Heat Capacity | | Q = m c ΔT Q = Heat needed to change the object's temperature by ΔT (in J or Cal) m = Mass of substance (in kg) ΔT = Temperature difference (in °C) c = Specific heat of substance (in kcal kg^{-1} C^{-1} or J kg^{-1} C^{-1}) Note that since ΔT measures relative temperature, which is the same in °C and °K. However, it is best to just use °C for the sake of consistency. |
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Specific Heat (c) | J kg^{-1} C^{-1} | The specific heat *c* is a unique property of a given material. It represents the amount of heat needed to change 1 kilogram of a substance from 14.5°C to 15.5°C. While its units are officially J kg^{-1} C^{-1}, also often used are kcal kg^{-1} C^{-1} |
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Phase Changes | | If a substance undergoes a phase change (for example, a cube of ice melts when placed in a cup of water) then the two phases *and the phase change* must all be accounted for: m c_{ice} | 0 - T_{ice} | + m c_{water} | 0 - T_{final} | + m L_{liquefaction} Q = m L Q = Amount of heat needed to change the phase of the object (in J or Cal) m = Mass of substance L = Latent heat of substance (like specific heat, in kcal kg^{-1} C^{-1} or J kg^{-1} C^{-1}) |
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Latent Heat (L) | J kg^{-1} C^{-1} | The latent heat *L* of a substance refers to the amount of energy ttransfer in its phase change; this is in addition to the heat normally involved in cooling or heating the substance. |
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Final Temperature (No Phase Changes)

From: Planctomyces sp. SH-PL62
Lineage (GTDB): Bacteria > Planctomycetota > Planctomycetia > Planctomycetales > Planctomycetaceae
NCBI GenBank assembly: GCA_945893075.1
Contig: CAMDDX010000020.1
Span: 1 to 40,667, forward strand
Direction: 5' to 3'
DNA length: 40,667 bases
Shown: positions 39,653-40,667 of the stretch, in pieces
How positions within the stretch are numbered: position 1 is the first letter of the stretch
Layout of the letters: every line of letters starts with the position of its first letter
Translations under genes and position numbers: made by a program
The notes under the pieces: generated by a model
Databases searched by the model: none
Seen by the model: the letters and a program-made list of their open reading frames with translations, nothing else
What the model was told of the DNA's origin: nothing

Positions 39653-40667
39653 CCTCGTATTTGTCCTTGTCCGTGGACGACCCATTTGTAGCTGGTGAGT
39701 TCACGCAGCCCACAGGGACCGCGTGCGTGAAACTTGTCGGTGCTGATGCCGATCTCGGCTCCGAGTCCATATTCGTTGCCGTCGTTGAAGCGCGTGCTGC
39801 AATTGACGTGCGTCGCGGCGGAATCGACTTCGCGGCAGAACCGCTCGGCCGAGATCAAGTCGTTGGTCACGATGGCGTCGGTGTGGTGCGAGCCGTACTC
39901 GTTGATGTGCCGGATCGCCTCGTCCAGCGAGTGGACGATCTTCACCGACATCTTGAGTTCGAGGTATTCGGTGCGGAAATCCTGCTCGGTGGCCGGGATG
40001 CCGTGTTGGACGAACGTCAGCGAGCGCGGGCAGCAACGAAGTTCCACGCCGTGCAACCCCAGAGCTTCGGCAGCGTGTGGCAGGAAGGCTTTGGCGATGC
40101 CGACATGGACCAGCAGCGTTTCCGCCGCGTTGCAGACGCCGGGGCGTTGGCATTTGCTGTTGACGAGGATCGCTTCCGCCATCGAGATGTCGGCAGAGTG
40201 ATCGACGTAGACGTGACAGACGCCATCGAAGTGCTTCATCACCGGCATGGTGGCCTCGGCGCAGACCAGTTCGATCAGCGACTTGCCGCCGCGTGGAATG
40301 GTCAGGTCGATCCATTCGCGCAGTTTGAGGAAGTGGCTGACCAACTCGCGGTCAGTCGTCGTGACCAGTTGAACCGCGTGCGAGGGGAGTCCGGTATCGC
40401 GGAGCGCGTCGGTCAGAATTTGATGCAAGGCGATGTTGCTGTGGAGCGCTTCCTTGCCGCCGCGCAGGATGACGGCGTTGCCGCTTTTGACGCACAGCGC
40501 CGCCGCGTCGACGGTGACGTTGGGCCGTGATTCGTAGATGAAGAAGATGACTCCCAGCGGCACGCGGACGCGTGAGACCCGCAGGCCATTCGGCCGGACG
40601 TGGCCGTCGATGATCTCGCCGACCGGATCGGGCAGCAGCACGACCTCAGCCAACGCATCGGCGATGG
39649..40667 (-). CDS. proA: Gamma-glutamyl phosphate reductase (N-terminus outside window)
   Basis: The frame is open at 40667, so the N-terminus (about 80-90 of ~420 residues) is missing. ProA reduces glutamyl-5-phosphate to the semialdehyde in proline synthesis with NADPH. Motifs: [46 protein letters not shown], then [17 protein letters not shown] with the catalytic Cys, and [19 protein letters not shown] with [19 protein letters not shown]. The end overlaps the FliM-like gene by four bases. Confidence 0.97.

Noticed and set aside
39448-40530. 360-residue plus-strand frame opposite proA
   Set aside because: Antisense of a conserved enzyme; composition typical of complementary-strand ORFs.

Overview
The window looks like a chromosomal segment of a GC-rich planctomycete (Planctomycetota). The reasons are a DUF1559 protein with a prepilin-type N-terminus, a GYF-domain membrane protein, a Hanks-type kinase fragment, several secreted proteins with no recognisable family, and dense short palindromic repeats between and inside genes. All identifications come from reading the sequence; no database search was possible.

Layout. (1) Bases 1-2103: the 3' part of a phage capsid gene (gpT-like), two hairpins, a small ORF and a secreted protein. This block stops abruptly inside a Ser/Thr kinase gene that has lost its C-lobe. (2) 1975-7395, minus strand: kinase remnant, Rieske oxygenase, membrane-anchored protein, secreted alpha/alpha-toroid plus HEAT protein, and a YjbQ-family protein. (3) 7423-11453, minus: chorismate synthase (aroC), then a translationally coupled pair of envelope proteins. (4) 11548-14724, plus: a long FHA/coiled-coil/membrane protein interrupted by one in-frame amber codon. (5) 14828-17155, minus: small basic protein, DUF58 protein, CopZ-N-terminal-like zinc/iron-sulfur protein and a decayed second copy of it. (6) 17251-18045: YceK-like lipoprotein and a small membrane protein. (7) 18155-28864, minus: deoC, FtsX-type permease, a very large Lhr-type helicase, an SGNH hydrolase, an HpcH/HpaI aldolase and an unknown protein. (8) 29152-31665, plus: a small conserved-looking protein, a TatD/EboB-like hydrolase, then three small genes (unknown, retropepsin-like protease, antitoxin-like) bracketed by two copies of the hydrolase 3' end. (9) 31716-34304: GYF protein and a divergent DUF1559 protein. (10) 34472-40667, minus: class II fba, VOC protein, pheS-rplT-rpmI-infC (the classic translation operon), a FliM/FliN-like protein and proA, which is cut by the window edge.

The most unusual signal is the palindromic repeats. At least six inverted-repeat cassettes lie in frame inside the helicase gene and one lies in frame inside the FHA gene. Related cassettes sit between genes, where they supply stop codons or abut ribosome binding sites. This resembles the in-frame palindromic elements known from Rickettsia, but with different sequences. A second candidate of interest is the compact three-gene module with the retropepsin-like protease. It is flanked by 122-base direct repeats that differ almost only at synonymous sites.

Consider two different systems with different temperatures that come into contact with each other and where heat exchange is possible, such as hot coffee poured into a room temperature caraffe. Placed in contact, the two systems at different temperatures will equilibriate to a shared common temperature. The final temperature may be calculated from the relationship that the heat lost by one system is the heat gained by another:

m_{1} c_{1} | T - T_{1} | = m_{2} c_{2} (| T - T_{2} |Where

_{1} refers to one system;

_{2} refers to the second system; and T refers to the final temperature.

Considering just two systems is simple, such as with the coffee and the caraffe. One side of the equation has the system losing heat; the other side of the equation has the system gaining heat. However, what if a third system is included? Simply determine whether it loses or gains heat, then add it to the appropriate side of the equation. Consider if hot coffee is poured into a room temperature cup with an insulating sleeve:

m_{1} c_{1} | T - T_{1} | = m_{2} c_{2} | T - T_{2} | + m_{3} c_{3} | T - T_{3} |Where

_{1} refers to the system losing heat (coffee) and

_{2} and

_{3} refer to the systems gaining heat (cup and sleeve).

Final Temperature (Considering Phase Changes)

To what temperature will 5000 Joules of heat raise 1.0 kg of water that is initially at 20.0°C?

A small immersion heater is rated at 200 W. Estimate how long it will take to heat a 250 mL cup of water from 20°C to 80°C.

What is the specific heat of a metal substance if 100 kJ of heat is needed to raise 5 kg of the metal from 20°C to 40°C?

A 200 g lump of iron at 200°C is placed in a 100 g aluminum calorimeter cup containing 300 g of a cool fluid at 0°C. The final temperature is observed to be 30°C. Estimate the specific heat of the fluid.

A 20 gram ice cube at its melting point is dropped into an insulated container of liquid ethane. How much ethane evaporates if it is at its boiling point of 184.45°K and has a latent heat of vaporization of 488.76 kJ kg

^{-1} C

^{-1} (via

Air Liquide)? Assume for simplicity that the specific heat of ice is a constant and is equal to its value near its melting point.